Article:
Decisions, decisions. I was leaning toward offering representation. I really felt this was a book that I could do amazing things with, but I wanted to talk it over with the BookEnds team. I didn’t need them to read the book since I knew very well what was wrong with it, but I just needed their opinions and advice on how to handle the situation. I was waiting to bring it up at our Wednesday meeting.

Well, the decision was made for me. That author got a call from another agent who signed her right out from under me. Sure I was disappointed, and of course knowing someone else moved a day faster than me bummed me out, but I suppose it took the pressure off too. The decision was made for me. Do I think I lost out by not moving faster? Yes and no. I lost out on an opportunity to work with a really talented author whom I was excited about. On the other hand, the book needed a great deal of work, and doing that would take time away from my other busy clients. In the end I’m not concerned, I’ll find something else just as fabulous and that needs a lot less work.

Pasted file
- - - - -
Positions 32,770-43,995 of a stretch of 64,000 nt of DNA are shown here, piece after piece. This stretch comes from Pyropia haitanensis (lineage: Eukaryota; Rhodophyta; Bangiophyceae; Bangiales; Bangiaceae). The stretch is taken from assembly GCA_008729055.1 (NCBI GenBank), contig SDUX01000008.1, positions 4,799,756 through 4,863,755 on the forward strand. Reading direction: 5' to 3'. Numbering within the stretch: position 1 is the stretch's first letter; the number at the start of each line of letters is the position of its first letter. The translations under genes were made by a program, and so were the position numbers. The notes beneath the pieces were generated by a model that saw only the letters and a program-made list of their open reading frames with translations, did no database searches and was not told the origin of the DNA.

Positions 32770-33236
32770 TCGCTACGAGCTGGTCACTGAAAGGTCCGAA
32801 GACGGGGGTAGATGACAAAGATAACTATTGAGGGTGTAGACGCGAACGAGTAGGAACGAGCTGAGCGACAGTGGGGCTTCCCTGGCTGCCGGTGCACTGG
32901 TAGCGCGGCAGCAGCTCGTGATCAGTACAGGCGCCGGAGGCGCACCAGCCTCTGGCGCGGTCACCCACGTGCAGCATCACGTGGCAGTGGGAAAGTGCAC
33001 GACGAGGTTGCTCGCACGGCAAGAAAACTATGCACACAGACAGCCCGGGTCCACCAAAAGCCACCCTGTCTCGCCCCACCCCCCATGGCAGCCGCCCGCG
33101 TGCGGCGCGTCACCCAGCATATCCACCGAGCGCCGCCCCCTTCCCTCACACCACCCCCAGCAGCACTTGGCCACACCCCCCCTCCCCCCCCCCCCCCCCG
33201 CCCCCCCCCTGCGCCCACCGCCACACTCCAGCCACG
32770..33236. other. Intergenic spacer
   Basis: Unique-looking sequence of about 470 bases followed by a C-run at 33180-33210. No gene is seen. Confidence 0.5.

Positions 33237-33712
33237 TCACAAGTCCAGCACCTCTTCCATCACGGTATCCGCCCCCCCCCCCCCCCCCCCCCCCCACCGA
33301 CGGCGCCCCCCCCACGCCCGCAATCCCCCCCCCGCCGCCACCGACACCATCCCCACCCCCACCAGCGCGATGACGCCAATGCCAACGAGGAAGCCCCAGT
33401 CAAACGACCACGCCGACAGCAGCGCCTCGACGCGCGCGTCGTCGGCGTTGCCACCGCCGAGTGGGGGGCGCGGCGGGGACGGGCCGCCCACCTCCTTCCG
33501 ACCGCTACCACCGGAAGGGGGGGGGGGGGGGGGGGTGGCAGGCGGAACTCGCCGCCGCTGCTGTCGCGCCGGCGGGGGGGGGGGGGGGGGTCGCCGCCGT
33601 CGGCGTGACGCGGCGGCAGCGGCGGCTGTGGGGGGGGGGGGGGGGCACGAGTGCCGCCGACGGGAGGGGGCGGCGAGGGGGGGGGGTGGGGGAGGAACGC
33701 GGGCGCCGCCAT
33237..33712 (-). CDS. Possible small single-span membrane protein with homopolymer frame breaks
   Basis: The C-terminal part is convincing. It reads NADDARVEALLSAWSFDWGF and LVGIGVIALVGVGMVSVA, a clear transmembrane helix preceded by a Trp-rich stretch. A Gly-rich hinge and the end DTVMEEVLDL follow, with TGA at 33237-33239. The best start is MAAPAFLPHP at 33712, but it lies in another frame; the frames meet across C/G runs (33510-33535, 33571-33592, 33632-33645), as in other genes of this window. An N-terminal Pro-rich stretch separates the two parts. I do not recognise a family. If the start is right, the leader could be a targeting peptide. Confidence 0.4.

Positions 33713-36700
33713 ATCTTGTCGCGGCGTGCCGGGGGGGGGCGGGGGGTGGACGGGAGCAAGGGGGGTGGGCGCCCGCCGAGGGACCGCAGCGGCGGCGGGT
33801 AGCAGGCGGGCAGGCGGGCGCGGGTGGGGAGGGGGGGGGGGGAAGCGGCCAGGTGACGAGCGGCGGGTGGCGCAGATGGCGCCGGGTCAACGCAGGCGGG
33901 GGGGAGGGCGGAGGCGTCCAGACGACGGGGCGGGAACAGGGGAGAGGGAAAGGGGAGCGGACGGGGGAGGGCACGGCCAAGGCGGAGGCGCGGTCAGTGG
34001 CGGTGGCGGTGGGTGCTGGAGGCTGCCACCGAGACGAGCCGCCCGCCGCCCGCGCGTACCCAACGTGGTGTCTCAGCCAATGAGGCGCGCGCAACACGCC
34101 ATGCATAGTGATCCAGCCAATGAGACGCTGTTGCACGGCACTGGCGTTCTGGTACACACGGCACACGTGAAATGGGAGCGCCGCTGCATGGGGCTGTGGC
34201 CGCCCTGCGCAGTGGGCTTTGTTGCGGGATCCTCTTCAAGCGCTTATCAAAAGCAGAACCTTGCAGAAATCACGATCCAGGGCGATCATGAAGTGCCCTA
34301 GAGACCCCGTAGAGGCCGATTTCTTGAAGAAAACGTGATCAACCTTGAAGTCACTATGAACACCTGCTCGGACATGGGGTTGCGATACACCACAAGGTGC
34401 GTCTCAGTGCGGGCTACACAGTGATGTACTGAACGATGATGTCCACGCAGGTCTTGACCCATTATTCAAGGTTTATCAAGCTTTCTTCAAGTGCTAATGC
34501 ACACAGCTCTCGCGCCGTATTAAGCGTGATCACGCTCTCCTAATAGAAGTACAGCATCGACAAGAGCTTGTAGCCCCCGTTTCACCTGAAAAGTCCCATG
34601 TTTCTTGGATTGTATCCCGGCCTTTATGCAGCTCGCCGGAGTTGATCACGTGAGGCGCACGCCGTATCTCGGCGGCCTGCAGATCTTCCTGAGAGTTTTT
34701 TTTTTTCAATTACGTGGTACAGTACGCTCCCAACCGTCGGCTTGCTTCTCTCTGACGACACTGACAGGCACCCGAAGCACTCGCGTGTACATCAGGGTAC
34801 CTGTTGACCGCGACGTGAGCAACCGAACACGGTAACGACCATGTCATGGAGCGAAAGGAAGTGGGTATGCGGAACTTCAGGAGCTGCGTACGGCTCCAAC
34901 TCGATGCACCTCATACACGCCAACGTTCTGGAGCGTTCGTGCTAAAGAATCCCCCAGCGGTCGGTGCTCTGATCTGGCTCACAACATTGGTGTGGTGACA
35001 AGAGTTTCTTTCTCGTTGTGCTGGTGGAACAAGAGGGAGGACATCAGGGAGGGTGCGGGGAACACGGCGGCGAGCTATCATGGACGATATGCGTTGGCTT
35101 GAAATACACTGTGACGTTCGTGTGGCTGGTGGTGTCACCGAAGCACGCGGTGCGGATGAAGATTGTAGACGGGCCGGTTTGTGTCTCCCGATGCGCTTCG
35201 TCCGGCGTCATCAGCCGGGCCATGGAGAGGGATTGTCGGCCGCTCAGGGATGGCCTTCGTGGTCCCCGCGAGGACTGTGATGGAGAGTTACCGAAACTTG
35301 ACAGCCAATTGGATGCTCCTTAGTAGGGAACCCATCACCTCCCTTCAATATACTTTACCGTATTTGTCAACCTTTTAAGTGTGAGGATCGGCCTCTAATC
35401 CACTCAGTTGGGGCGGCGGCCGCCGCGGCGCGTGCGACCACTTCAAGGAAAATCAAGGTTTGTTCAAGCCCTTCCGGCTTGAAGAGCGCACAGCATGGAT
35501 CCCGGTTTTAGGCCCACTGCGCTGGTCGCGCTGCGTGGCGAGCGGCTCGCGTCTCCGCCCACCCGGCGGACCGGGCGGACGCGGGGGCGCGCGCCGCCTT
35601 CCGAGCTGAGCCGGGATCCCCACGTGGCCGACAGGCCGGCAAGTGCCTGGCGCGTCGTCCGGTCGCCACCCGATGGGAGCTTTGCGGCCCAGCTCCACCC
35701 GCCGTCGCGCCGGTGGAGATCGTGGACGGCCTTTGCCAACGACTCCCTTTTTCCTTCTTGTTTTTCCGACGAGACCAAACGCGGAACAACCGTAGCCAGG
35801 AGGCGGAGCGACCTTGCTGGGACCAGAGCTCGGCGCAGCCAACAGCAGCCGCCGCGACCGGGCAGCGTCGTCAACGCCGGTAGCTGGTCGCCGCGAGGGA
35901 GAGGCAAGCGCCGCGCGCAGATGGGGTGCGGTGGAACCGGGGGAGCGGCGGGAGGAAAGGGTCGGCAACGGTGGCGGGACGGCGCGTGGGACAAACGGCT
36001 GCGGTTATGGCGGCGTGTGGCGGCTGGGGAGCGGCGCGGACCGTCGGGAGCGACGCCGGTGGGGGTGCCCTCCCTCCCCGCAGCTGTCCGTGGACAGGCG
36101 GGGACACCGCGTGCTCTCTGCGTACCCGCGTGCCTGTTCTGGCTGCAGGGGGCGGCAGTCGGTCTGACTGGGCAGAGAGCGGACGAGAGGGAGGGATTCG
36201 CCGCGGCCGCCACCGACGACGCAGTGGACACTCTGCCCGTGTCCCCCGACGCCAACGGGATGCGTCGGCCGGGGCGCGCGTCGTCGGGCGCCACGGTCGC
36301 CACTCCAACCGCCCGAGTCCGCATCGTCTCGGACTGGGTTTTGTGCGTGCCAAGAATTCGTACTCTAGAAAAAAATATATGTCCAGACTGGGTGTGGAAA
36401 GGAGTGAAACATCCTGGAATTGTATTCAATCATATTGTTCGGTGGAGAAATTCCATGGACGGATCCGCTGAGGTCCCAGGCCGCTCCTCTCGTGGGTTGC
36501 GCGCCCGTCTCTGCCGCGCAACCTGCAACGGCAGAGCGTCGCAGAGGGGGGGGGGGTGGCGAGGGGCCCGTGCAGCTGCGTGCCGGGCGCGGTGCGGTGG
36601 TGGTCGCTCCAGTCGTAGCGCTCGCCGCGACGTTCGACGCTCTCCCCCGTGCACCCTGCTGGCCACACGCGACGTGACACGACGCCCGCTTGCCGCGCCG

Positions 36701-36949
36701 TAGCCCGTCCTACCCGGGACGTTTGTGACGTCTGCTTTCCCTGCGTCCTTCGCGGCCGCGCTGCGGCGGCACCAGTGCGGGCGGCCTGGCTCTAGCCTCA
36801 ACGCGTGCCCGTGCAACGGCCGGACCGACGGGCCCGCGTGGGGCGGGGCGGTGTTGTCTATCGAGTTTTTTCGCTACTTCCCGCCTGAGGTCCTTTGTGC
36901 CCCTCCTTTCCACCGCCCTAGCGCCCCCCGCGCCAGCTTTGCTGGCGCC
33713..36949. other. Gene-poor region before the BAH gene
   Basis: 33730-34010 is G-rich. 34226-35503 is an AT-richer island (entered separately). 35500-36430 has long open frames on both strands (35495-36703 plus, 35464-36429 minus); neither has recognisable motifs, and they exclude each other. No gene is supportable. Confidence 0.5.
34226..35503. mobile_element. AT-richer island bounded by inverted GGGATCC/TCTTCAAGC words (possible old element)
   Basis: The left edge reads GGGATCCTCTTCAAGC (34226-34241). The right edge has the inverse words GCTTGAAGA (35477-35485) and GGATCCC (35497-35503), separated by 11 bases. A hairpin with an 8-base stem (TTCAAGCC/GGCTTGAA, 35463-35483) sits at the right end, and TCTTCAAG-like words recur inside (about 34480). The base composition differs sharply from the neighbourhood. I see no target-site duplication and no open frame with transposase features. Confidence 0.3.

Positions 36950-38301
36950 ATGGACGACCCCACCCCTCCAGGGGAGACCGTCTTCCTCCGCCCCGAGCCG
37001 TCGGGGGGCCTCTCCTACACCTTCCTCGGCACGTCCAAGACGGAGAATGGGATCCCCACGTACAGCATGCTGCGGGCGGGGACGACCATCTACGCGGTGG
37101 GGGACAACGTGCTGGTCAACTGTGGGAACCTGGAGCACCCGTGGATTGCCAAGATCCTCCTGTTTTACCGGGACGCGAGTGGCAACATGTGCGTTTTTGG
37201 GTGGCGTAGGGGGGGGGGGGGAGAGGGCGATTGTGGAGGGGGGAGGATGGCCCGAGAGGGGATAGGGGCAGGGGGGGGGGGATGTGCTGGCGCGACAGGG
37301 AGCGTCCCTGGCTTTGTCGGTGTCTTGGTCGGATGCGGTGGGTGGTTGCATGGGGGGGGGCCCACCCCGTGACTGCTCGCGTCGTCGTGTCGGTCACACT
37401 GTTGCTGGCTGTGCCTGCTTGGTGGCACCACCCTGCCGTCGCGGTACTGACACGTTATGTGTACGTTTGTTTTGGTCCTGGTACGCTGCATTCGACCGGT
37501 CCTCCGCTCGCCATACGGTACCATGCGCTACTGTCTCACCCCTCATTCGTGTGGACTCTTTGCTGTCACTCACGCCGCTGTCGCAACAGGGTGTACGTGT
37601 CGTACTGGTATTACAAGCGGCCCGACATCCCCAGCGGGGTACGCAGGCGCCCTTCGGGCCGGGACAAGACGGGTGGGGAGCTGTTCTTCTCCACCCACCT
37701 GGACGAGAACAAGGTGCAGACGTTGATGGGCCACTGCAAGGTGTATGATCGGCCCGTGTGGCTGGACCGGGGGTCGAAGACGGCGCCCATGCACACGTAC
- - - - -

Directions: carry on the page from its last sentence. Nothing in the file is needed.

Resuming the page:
So now I’m on a thriller hunt. I’m looking for the next Karin Slaughter or Kathy Reichs. I want a female protagonist who is tough with weaknesses. I want someone readers can relate to and a book that keeps me turning the pages late into the night.



Joan said...

Very enlightening post. How willing are you to take someone on who has to be "schooled?" Even with a track record, since the author was switching to a slightly different genre it might not sell the way it is. What is the point that you are willing to put in the work with no guarantee, or as in this case, do you let the author decide?
Do you ever follow up on this sort of submission? Not with the author, but keeping track of if and how (meaning with the revisions) it sells?

Aimless Writer said...